This Time of Year

This time of year, I think of glass beads reflecting sprightly patterns on the wall. I think of Frank Sinatra on the record player, belting out “Fly Me to the Moon” one more time, while I relish the sweet aroma of bread pudding baking in the oven. Continue reading

My Mother’s Basket

Upstairs, in my daughter’s room, on the second shelf of her bookcase, there is a small, hexagon-shaped woven basket, with a red ribbon decoratively tied to the lid’s handle. I’m not sure how old it is, but it has been … Continue reading

Mother’s Day, A Double-Edged Sword

For me, Mother’s Day is a double-edged sword, as the joy of celebrating mothers is a bit lost on me.   I see others making plans with their moms, writing, Skyping or ringing them up the old-fashioned way–by phone. I see them taking their mothers out for brunch or dinner, and allowing them the much-needed time to put up their feet for a day and relax.  Ahh! Even my own, grown-up kids have sent me flowers and told me how much I mean to them.  My son, Josh, has finally proclaimed in a card that I am “The best mom around!”  Exclamation point and all. Which means, I am no longer just probably the best. Good news, indeed!

But here’s where the double-edged sword comes in: None of these things can I do for my own mother. I cannot make plans with her nor can I pick up the phone and call her. Not since she passed away 17 years ago.

For Mother's Day, my son has been honoring his abuela's memory by giving me a bouquet of tulips. Which means, he knows the way to his mother's heart.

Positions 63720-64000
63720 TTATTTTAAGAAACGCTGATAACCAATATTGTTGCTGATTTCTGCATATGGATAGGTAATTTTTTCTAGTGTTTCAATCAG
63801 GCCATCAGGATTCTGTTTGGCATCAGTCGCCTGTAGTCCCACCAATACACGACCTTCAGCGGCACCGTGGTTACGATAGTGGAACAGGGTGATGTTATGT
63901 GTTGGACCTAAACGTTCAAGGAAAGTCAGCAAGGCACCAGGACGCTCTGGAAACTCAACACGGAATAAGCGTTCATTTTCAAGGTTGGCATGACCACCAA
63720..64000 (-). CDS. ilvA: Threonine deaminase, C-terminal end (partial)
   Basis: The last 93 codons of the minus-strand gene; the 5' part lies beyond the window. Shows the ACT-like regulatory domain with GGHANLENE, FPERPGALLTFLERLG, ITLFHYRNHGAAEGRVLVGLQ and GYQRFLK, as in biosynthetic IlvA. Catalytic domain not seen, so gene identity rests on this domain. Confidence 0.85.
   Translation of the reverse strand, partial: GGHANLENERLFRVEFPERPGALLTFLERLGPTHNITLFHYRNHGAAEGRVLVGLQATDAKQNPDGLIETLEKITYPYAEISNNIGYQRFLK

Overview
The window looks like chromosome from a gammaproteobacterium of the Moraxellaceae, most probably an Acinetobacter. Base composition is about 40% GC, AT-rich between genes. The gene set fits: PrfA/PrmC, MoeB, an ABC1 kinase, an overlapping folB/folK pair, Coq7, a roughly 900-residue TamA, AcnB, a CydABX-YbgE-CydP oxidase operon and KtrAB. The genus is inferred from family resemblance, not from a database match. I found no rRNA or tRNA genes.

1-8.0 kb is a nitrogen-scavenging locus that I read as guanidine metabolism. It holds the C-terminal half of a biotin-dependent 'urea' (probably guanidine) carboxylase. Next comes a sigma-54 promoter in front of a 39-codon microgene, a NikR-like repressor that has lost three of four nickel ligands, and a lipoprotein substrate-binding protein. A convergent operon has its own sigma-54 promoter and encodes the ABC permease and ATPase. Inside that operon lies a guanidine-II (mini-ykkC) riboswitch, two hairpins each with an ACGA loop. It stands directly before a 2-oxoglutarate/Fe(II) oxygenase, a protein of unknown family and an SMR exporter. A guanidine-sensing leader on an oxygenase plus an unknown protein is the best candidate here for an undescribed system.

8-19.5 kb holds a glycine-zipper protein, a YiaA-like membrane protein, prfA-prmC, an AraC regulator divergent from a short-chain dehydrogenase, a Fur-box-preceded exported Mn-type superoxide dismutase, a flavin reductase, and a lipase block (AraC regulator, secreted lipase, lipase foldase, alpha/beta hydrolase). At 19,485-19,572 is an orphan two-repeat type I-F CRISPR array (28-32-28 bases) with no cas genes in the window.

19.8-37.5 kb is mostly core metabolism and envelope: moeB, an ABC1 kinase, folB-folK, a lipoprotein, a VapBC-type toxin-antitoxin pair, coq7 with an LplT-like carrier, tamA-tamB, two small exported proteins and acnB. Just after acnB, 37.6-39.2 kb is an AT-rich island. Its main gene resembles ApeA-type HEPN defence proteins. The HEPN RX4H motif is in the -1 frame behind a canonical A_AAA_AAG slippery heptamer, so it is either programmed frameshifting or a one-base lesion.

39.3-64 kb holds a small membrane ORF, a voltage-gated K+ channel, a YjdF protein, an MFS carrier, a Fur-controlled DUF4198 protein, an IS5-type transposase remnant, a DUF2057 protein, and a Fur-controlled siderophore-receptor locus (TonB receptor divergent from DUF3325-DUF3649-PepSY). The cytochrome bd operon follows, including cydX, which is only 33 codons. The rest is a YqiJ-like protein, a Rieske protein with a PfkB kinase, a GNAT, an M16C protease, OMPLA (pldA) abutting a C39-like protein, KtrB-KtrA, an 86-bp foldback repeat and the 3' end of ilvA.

And yet, I can think of tulips. For when I think of my mother, Mary, I think of tulips. These were her favorites, and every year she’d make me plant them with her in our garden. Using a trowel to carve out holes in the soil, I’d push the tulip bulbs deep into the earth. And all the time I’d be sneezing and wheezing, not realizing that the pollen and grass were giving me massive allergy attacks, and that the garden was no place for someone as allergic as I am to the outdoors. But I did it for my mother, who loved to see the flowers in full bloom.

Giving her joy was something I lived for.  One of my favorite things to do was to wait until she’d gone to bed, then sneak downstairs, into the kitchen and give it a good scrubbing. I’d mop the floor and wipe the counters. I’d organize the papers, mail, and magazines that she and the rest of us had accrued throughout the day, and had left scattered on counters, the kitchen table, you name it.  I’d stay awake until two in the morning to make sure the kitchen was perfectly gleaming for when she shuffled in early in the morning to prepare my father’s coffee.

There’s nothing I wouldn’t do for her. For Mother’s Day, I’d save my babysitting money to buy her cologne from Kresge’s, a blouse from Gertz Department Store, or a ceramic butter dish from Fortunoff’s, with a cow smiling from atop the lid. I’d bake Spritz cookies, the only cookies that I learned to bake in Home Economics class, and sprinkle them with sugar. Yes, I’d do anything for one of my mother’s smiles.